His approach gained him celebrity status as he demonstrated it at the courts of English nobility. However, the medical community was hardly impressed. A royal commission was formed to investigate his technique but could not find any proof for his theory of animal magnetism. Though he was able to cure patients when they touched his “magnetized” tree, the result was the same when “non-magnetized” trees were touched. As such, Mesmer was deemed a charlatan and forced to leave Paris. His technique was called mesmerism, better known today as hypnosis.

    The psychological perspective gained popularity after two physicians practicing in the city of Nancy in France discovered that they could induce the symptoms of hysteria in perfectly healthy patients through hypnosis and then remove the symptoms in the same way. The work of Hippolyte-Marie Bernheim (1840-1919) and Ambroise-Auguste Liebault (1823-1904) came to be part of what was called the Nancy School and showed that hysteria was nothing more than a form of self-hypnosis. In Paris, this view was challenged by Jean Charcot (1825-1893), who stated that hysteria was caused by degenerative brain changes, reflecting the biological perspective. He was proven wrong and eventually turned to their way of thinking.

    The use of hypnosis to treat hysteria was also carried out by fellow Frenchman Pierre Janet (1859-1947), and student of Charcot, who believed that hysteria had psychological, not biological causes. Namely, these included unconscious forces, fixed ideas, and memory impairments. In Vienna, Josef Breuer (1842-1925) induced hypnosis and had patients speak freely about past events that upset them. Upon waking, he discovered that patients sometimes were free of their symptoms of hysteria. Success was even greater when patients not only recalled forgotten memories but also relived them emotionally. He called this the cathartic method, and our use of the word catharsis today indicates a purging or release, in this case, of pent-up emotion.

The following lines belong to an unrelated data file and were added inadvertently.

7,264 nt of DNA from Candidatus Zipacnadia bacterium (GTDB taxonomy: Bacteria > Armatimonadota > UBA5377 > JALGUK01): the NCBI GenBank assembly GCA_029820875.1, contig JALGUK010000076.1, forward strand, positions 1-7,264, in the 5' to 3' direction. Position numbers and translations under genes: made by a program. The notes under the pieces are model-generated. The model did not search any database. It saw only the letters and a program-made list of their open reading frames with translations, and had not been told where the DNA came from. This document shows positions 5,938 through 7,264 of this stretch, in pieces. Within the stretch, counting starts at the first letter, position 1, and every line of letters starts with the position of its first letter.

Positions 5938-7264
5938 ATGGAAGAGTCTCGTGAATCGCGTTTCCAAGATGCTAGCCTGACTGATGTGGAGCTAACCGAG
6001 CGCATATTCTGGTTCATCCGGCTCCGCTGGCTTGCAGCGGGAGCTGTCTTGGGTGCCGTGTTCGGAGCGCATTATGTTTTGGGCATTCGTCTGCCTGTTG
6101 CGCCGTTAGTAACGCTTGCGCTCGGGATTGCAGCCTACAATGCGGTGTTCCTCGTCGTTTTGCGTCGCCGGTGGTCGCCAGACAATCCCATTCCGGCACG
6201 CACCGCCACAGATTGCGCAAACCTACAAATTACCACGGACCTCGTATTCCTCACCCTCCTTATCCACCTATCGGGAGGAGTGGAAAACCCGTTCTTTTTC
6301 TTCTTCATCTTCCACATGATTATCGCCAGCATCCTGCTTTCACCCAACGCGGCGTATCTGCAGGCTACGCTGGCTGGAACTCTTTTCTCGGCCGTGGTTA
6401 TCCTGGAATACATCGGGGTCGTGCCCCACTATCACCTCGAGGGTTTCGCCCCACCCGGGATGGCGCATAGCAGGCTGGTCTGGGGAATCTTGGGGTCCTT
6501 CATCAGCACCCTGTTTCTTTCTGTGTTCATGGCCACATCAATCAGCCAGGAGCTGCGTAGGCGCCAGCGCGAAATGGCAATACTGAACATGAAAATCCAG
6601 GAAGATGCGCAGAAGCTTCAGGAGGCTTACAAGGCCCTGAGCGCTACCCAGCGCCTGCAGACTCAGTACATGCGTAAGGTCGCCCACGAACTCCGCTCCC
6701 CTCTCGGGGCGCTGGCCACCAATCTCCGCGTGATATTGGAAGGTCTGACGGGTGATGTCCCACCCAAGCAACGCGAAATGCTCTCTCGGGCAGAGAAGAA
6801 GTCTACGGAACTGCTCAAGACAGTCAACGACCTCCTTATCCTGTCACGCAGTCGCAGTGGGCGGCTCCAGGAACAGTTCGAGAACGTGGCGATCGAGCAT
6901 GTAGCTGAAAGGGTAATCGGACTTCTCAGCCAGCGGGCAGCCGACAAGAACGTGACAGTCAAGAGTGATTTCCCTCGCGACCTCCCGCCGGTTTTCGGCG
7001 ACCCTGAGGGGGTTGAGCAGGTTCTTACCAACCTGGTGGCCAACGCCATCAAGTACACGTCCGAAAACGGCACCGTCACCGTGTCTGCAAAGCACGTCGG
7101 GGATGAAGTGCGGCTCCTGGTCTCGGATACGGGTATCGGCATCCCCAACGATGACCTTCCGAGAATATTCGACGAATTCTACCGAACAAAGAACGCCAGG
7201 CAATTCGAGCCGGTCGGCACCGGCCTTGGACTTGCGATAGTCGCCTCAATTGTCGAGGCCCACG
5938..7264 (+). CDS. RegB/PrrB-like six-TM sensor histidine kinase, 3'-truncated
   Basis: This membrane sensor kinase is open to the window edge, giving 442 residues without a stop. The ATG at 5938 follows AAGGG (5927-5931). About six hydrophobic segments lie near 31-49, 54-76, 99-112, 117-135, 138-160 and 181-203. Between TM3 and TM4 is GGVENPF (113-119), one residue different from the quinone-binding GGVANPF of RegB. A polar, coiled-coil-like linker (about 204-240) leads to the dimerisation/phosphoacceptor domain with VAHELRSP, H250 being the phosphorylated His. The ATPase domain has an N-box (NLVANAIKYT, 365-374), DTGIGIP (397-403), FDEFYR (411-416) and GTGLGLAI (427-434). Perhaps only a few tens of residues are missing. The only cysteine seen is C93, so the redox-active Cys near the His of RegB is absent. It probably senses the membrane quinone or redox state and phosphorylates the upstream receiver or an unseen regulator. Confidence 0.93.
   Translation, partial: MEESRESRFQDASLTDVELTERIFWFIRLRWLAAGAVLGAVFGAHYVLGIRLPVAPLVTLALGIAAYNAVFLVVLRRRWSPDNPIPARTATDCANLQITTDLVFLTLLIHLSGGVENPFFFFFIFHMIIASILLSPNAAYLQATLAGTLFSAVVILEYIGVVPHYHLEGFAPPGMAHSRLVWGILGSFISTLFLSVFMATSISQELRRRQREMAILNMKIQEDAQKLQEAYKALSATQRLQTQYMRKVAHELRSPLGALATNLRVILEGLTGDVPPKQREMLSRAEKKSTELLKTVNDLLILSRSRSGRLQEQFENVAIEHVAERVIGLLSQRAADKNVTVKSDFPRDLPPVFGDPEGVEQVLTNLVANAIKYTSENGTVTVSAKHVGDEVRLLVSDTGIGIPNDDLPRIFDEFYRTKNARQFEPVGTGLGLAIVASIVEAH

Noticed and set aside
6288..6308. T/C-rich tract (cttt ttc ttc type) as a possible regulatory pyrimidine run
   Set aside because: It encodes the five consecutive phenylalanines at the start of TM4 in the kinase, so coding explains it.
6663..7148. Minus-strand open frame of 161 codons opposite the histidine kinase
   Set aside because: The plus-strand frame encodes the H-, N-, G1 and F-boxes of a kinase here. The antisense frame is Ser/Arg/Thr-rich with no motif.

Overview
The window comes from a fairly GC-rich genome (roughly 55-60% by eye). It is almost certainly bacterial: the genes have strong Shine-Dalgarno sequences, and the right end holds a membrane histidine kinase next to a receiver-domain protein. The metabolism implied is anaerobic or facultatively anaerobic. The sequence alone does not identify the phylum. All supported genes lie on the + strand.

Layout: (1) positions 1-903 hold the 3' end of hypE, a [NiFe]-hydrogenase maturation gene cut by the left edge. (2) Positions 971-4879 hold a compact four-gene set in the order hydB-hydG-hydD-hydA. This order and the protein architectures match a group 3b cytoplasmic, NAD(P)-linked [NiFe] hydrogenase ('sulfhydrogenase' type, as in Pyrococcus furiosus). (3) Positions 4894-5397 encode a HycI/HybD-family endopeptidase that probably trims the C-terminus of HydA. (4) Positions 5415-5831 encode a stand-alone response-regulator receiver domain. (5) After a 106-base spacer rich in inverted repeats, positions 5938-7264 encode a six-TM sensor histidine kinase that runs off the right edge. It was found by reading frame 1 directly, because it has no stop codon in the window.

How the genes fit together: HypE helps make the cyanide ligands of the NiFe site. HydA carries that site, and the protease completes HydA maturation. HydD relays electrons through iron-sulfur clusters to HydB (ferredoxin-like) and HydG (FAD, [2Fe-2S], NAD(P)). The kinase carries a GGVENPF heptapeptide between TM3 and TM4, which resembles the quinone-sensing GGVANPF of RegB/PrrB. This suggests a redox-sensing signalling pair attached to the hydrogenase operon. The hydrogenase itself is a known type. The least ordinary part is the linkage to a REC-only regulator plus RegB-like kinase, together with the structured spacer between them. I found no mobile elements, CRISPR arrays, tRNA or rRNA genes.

By the end of the 19th century, it had become evident that mental disorders were caused by a combination of biological and psychological factors, and the investigation of how they develop began. Sigmund Freud’s development of psychoanalysis followed on the heels of the work of Bruner, and others who came before him.

    Current Views/Trends Mental illness today. An article published by the Harvard Medical School in March 2014 called “The Prevalence and Treatment of Mental Illness Today” presented the results of the National Comorbidity Study Replication of 2001-2003, which included a sample of more than 9,000 adults. The results showed that nearly 46% of the participants had a psychiatric disorder at some time in their lives. The most commonly reported disorders were: